Apple doesn’t just want to enter the electric vehicle (EV) market, the technology giant aims to start cranking out battery-powered iCars within five years.
At least, that’s what unnamed sources tell Bloomberg, which on Thursday published a report stating that Apple plans to be manufacturing its own EV as early as 2020.
Bloomberg said the rumored timeframe for an Apple car “underscores the project’s aggressive goals and could set the stage for a battle for customers with Tesla Motors and General Motors, both of which are targeting a 2017 release of an electric vehicle that can go more than 200 miles on a single charge and cost less than $40,000.”
Apple hasn’t admitted that it has a team working on any sort of automotive project beyond CarPlay, the company’s software platform for linking iOS devices with in-vehicle infotainment systems.
Nevertheless, the rumor mill has been burning up with speculation that Cupertino is in the early stages of developing its own line of automobiles.
This comes amidst reports that Apple is prepping a Street View rival after minivans leased to Apple, equipped LiDAR sensors and cameras, were spotted driving in Claycord, Calif. Others speculated the vehicles were self-driving car prototypes.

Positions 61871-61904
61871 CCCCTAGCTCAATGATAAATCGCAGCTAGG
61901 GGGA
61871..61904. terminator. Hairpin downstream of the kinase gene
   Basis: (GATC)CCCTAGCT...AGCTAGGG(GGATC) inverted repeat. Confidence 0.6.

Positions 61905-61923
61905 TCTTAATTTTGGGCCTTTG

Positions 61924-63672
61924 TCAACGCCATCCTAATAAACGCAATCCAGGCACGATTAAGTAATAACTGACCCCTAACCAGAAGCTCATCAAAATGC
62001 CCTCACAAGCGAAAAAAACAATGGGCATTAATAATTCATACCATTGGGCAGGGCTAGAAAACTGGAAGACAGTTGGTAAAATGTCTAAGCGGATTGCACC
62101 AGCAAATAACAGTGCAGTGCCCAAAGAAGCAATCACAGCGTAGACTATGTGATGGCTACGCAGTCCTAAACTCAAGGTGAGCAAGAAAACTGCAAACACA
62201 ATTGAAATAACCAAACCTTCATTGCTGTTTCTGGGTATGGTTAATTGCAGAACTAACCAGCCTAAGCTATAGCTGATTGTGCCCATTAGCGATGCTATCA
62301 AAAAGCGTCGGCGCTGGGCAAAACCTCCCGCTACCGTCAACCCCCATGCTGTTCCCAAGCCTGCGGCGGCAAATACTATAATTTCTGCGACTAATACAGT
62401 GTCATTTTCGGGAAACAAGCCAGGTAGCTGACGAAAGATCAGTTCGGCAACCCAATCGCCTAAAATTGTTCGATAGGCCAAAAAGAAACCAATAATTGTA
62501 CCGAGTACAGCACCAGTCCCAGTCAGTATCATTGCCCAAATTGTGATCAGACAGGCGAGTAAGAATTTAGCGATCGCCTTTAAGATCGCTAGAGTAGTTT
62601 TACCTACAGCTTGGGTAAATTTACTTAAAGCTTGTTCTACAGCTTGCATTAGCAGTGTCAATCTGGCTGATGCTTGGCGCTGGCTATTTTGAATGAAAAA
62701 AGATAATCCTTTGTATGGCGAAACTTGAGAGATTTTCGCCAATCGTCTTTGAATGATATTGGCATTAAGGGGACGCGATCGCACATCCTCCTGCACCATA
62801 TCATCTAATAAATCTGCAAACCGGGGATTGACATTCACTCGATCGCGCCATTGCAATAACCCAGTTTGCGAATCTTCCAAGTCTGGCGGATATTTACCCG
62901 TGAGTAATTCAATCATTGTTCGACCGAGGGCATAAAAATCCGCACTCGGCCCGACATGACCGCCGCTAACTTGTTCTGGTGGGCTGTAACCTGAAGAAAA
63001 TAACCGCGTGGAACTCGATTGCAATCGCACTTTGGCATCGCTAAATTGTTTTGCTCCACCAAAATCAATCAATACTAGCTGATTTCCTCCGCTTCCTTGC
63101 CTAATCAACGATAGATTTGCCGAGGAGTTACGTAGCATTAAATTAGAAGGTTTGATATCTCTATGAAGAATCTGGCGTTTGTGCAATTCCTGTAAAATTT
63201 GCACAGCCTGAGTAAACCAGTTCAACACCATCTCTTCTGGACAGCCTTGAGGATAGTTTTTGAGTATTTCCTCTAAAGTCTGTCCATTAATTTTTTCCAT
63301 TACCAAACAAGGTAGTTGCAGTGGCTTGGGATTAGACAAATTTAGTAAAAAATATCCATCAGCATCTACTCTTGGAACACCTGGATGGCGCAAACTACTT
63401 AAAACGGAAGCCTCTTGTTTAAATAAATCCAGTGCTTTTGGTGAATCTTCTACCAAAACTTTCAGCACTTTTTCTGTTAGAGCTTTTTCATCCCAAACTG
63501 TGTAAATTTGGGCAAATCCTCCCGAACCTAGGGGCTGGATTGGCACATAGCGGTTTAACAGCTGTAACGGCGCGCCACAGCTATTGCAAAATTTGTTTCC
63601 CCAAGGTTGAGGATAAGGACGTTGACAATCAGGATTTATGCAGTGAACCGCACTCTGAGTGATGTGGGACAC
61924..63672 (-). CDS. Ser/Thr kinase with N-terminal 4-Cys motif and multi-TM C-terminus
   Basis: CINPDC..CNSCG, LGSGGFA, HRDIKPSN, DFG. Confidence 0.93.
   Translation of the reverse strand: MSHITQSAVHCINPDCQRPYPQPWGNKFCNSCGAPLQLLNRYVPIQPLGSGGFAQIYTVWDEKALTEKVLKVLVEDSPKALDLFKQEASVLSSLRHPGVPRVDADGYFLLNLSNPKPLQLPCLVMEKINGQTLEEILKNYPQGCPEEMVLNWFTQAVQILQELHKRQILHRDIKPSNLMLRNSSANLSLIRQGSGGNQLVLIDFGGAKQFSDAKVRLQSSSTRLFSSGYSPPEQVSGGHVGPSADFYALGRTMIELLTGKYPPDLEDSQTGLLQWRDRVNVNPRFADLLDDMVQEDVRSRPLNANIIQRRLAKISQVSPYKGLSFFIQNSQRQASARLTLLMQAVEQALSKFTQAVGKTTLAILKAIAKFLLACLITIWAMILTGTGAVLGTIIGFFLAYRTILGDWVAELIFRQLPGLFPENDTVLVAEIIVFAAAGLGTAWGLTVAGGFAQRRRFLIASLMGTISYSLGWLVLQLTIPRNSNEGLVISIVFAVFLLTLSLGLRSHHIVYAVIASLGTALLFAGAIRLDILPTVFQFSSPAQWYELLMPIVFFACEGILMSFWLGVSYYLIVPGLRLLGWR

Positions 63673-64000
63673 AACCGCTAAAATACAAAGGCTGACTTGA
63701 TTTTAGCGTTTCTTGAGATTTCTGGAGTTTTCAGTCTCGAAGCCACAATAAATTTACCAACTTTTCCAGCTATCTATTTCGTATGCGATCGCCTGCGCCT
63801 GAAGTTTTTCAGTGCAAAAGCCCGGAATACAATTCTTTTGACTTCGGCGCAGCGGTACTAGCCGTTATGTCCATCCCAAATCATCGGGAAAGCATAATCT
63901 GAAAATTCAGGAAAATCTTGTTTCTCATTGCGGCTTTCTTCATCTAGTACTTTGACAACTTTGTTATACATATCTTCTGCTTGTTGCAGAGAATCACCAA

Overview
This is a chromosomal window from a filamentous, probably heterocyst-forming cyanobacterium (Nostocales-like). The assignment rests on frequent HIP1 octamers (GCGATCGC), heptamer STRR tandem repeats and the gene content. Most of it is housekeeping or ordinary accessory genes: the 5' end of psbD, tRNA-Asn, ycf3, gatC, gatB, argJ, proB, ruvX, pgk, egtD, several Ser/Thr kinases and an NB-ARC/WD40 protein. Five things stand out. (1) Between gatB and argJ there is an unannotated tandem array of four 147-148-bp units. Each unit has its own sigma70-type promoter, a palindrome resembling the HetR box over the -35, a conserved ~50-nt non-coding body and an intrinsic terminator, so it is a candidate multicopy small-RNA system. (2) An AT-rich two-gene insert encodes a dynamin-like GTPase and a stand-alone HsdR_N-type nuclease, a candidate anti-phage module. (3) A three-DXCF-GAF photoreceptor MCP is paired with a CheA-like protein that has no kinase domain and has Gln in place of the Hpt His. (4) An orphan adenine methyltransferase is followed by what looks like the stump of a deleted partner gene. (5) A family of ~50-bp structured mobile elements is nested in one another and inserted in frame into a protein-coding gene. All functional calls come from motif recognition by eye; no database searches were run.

Some industry watchers have also guessed that Apple may try to skip the years-long EV development process and attempt to acquire Tesla, the rock star of the growing electric car market. If successful in that bid, Cupertino would bring back into the fold some 150 Apple workerswhom Tesla reportedly poached recently.
Of course, Apple, like many tech companies, explores a multitude of technologies and product lines without ever making them to sell. Even if Cupertino has a team working on an EV project, it doesn’t mean the company is necessarily committed to getting into the car business.
Meanwhile, former GM CEO Dan Akerson recently expressed skepticism that Apple could pull of a viable automobile.
“I think somebody is kind of trying to cough up a hairball here. If I were an Apple shareholder, I wouldn’t be very happy,” Akerson told Bloomberg this week.
Source: PC Magazine